Sunday, October 28, 2007

Stagnant Incomes for the Middle Class?

. Sunday, October 28, 2007

Common wisdom tells us that incomes for "the rest" have failed to rise much in the last thirty years, while incomes for the lowest quintile have actually lost ground. Recent research by Terry J. Fitzgerald, senior economist at the Minneapolis Fed, questions this common wisdom and reaches some quite different conclusions.

In a nutshell, Fitzgerald finds that "labor income per hour for middle America has not stagnated. Rather, the economic compensation for work for middle Americans has risen significantly over the past 30 years."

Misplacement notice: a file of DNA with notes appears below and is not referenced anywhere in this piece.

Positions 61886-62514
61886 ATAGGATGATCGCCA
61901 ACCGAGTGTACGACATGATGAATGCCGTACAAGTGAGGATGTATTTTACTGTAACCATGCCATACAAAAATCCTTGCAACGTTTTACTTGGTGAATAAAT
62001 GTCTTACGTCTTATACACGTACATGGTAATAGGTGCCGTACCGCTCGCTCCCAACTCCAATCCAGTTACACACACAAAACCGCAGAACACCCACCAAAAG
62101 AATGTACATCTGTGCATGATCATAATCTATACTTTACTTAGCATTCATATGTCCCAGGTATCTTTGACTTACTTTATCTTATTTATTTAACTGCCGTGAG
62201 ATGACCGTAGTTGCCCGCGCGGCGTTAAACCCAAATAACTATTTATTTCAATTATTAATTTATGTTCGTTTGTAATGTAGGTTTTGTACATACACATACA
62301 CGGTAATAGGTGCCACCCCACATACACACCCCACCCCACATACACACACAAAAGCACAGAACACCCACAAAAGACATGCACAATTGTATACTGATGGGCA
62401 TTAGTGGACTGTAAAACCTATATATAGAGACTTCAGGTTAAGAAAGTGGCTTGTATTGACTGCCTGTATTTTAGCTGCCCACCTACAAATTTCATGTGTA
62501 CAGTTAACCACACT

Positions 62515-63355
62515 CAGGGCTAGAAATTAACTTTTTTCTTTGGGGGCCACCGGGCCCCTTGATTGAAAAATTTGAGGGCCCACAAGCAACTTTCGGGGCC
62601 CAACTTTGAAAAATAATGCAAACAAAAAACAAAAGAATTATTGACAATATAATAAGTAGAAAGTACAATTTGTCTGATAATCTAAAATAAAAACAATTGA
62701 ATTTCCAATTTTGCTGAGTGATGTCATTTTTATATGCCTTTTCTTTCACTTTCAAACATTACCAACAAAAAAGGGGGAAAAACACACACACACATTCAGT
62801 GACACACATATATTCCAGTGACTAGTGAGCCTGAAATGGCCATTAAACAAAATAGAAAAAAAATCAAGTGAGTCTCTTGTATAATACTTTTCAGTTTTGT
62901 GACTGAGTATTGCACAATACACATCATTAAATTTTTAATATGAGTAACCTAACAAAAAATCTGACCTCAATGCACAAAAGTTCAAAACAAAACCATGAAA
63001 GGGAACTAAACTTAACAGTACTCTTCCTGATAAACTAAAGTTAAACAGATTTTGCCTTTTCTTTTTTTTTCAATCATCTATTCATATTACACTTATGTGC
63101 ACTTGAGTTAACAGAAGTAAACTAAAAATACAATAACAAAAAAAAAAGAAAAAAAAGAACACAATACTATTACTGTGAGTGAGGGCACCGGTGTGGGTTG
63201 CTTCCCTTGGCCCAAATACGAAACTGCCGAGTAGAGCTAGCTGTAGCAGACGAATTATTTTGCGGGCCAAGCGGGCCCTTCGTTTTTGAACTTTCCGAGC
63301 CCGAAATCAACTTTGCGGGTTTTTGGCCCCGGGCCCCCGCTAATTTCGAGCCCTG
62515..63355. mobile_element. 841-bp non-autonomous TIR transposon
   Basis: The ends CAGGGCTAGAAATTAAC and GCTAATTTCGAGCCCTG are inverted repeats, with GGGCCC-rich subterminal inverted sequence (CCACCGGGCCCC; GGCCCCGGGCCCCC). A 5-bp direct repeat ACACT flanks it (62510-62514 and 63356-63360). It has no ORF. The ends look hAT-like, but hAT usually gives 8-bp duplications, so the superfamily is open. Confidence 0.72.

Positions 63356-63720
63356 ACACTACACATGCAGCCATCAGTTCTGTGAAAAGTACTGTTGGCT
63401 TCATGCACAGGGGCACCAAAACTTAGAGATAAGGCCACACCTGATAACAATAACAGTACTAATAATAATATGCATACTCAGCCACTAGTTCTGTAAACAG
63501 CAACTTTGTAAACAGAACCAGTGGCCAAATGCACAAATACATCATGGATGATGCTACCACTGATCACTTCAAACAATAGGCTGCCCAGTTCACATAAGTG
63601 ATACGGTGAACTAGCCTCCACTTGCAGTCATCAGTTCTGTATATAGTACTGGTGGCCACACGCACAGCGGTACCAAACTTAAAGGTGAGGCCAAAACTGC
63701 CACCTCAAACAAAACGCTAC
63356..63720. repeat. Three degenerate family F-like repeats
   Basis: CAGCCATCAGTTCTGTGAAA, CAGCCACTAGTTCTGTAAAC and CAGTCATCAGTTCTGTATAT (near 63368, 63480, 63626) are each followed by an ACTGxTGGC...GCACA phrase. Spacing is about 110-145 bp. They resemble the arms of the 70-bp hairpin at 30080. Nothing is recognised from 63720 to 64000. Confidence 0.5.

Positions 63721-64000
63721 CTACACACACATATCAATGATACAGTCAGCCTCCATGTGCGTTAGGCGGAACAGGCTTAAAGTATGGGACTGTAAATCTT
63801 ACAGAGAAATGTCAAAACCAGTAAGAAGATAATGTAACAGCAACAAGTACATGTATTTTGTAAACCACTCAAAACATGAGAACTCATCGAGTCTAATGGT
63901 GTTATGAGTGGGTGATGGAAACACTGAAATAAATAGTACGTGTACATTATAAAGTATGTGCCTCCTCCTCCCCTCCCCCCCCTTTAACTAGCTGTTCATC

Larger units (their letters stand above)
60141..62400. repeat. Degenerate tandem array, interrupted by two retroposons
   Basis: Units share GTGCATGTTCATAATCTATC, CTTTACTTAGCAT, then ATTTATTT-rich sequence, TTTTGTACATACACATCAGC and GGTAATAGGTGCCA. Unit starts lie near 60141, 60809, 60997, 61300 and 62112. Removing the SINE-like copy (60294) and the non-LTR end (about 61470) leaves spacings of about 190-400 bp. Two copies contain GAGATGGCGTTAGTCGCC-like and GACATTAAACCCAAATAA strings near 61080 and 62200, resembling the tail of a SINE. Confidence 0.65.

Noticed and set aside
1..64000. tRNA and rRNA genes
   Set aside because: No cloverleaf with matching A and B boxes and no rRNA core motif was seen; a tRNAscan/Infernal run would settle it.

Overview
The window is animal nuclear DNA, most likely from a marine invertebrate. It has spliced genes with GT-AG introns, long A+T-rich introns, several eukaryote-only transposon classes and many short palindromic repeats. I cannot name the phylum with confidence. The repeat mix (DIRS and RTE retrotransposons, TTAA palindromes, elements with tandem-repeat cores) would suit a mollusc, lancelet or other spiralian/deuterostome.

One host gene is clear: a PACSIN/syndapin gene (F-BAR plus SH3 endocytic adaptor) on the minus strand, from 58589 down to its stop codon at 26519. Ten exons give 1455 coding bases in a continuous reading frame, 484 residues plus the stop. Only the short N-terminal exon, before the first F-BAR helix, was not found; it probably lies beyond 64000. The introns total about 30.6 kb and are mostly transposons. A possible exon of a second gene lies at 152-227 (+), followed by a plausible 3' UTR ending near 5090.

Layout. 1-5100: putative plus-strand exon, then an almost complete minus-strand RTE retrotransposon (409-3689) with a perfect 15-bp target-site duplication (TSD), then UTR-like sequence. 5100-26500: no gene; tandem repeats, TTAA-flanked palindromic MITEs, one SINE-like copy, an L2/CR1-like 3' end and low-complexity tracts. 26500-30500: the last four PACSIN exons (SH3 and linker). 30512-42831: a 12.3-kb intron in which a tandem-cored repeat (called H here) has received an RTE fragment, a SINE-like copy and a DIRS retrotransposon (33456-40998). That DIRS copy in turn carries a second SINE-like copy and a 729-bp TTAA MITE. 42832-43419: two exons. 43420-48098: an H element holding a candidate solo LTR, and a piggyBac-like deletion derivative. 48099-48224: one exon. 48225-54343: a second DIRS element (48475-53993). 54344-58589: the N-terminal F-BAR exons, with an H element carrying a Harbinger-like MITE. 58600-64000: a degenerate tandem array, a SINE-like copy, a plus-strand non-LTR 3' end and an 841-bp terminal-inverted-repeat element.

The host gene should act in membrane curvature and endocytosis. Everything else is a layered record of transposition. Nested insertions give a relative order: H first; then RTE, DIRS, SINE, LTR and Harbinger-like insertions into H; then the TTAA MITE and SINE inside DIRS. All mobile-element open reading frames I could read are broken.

It seems that the conclusion one reaches about real income growth rest heavily upon what price deflator one employs and how one treats non-wage benefits. If one uses a consistent deflator and includes non-wage fringe benefits as part of compensation, real hourly wages have risen by 25 to 30 percent since 1975. Not huge gains over thirty years, but also not consistent with the commonly-state claim that incomes are falling.


Stagnant Incomes for the Middle Class?
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